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In the early days of quantum theory, P. A. M. (Paul Adrian Maurice) Dirac created a powerful and concise formalism for it which is now referred to as Dirac notation or bra-ket (bracket ) notation. Two major mathematical traditions emerged in quantum mechanics: Heisenberg’s matrix mechanics and Schrödinger’s wave mechanics. These distinctly different computational approaches to quantum theory are formally equivalent, each with its particular strengths in certain applications. Heisenberg’s variation, as its name suggests, is based matrix and vector algebra, while Schrödinger’s approach requires integral and differential calculus. Dirac’s notation can be used in a first step in which the quantum mechanical calculation is described or set up. After this is done, one chooses either matrix or wave mechanics to complete the calculation, depending on which method is computationally the most expedient.

**Kets, Bras, and Bra-Ket Pairs **

In Dirac’s notation what is known is put in a ket, So, for example, expresses the fact that a particle has momentum p. It could also be more explicit: , the particle has momentum equal to 2; , the particle has position 1.23. represents a system in the state ψ and is therefore called the state vector. The ket can also be interpreted as the initial state in some transition or event.

The bra represents the final state or the language in which you wish to express the content of the ket For example, is the probability amplitude that a particle in state ψ will be found at position x = .25. In conventional notation we write this as ψ(x=.25), the value of the function ψ at x = .25. The absolute square of the probability amplitude,

, is the probability density that a particle in state ψ will be found at x = .25. Thus, we see that a bra-ket pair can represent an event, the result of an experiment. In quantum mechanics an experiment consists of two sequential observations - one that establishes the initial state (ket) and one that establishes the final state (bra).

If we write we are expressing ψ in coordinate space without being explicit about the actual value of x. is a number, but the more general expression is a mathematical function, a mathematical function of x, or we could say a mathematical algorithm for generating all possible values of , the probability amplitude that a system in state has position x. For the ground state of the well-known particle-in-a-box of unit dimension

However, if we wish to express ψ in momentum space we would write,

How one finds this latter expression will be discussed later. The major point here is that there is more than one language in which to express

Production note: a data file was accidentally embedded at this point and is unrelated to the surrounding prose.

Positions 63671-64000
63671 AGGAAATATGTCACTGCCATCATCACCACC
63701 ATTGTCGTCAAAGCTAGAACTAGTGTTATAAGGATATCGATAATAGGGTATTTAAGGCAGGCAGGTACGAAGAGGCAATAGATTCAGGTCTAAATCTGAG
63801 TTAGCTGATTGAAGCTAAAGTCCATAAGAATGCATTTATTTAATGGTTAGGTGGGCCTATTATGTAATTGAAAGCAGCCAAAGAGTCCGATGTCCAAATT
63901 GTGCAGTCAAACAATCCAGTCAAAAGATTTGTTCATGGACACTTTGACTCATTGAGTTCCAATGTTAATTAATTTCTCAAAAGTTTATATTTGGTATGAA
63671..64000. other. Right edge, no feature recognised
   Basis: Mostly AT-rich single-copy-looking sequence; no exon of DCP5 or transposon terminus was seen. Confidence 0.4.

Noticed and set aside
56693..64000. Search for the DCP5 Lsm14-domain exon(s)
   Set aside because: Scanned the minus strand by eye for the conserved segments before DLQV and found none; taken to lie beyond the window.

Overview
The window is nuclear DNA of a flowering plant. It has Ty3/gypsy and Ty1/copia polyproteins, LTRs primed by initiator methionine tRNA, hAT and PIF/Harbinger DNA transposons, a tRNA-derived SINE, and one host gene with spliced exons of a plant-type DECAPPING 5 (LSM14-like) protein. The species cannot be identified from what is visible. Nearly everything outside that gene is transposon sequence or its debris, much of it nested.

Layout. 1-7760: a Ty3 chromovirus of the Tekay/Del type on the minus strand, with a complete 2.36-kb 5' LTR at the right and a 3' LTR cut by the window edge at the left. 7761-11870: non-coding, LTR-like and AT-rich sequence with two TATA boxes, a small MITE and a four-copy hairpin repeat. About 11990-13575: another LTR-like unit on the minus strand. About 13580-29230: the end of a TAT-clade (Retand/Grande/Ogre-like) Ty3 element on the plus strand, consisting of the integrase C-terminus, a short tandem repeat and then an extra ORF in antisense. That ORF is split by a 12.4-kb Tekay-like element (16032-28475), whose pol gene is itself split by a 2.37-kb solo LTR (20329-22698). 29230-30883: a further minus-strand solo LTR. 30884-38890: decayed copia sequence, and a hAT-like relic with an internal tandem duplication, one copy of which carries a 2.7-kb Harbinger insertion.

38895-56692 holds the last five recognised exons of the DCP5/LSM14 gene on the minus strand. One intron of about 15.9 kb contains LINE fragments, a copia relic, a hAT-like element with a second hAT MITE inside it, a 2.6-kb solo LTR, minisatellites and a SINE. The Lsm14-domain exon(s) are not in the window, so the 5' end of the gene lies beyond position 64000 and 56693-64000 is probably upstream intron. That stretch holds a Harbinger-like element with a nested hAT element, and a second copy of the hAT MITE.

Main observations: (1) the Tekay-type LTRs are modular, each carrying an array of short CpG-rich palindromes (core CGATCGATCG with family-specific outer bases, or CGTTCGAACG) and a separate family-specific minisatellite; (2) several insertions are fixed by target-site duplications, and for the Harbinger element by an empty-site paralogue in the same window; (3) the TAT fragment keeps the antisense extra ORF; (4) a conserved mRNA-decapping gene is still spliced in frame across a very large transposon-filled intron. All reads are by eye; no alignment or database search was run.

The most common language for chemists is coordinate space (x, y, and z, or r, θ, and φ, etc.), but we shall see that momentum space offers an equally important view of the state function. It is important to recognize that are formally equivalent and contain the same physical information about the state of the system. One of the tenets of quantum mechanics is that if you know you know everything there is to know about the system, and if, in particular, you know you can calculate all of the properties of the system and transform , if you wish, into any other appropriate language such as momentum space. A bra-ket pair can also be thought of as a vector projection - the projection of the content of the ket onto the content of the bra, or the “shadow” the ket casts on the bra. For example,

is the projection of the state ψ onto the state . It is the amplitude (probability amplitude) that a system in state ψ will be subsequently found in state . It is also what we have come to call an overlap integral. The state vector can be a complex function (that is have the form, a + ib, or exp(-ipx), for example, where Given the relation of amplitudes to probabilities mentioned above, it is necessary that , the projection of ψ onto itself is real. This requires that is the complex conjugate of then , a real number.

**Ket-Bra Products - Projection Operators**

Having examined kets , bras , and bra-ket pairs , it is now appropriate to study projection operators which are ket-bra products Take the specific example of operating on the state vector This operation reveals the contribution of or the length of the shadow that casts on

We are all familiar with the simple two-dimensional vector space in which an arbitrary vector can be expressed as a linear combination of the unit vectors (basis vectors, basis states, etc) in the mutually orthogonal x- and y-directions. We label these basis vectors For the two-dimensional case the projection operator which tells how

contribute to an arbitrary vector In other words, . This means, of course, that is the identity operator: . This is also called the completeness condition and is true if span the space under consideration.

For discrete basis states the completeness condition is : For continuous basis states, such as position, the completeness condition is:

If is normalized (has unit length) then We can use Dirac’s notation to express this in coordinate space as follows.

In other words integration of over all values of x will yield 1 if is normalized. Note how the continuous completeness relation has been inserted in the bra-ket pair on the left. Any vertical bar | can be replaced by the discrete or continuous form of the completeness relation. The same procedure is followed in the evaluation of the overlap integral, , referred to earlier.

Now that a basis set has been chosen, the overlap integral can be evaluated in coordinate space by traditional mathematical methods.

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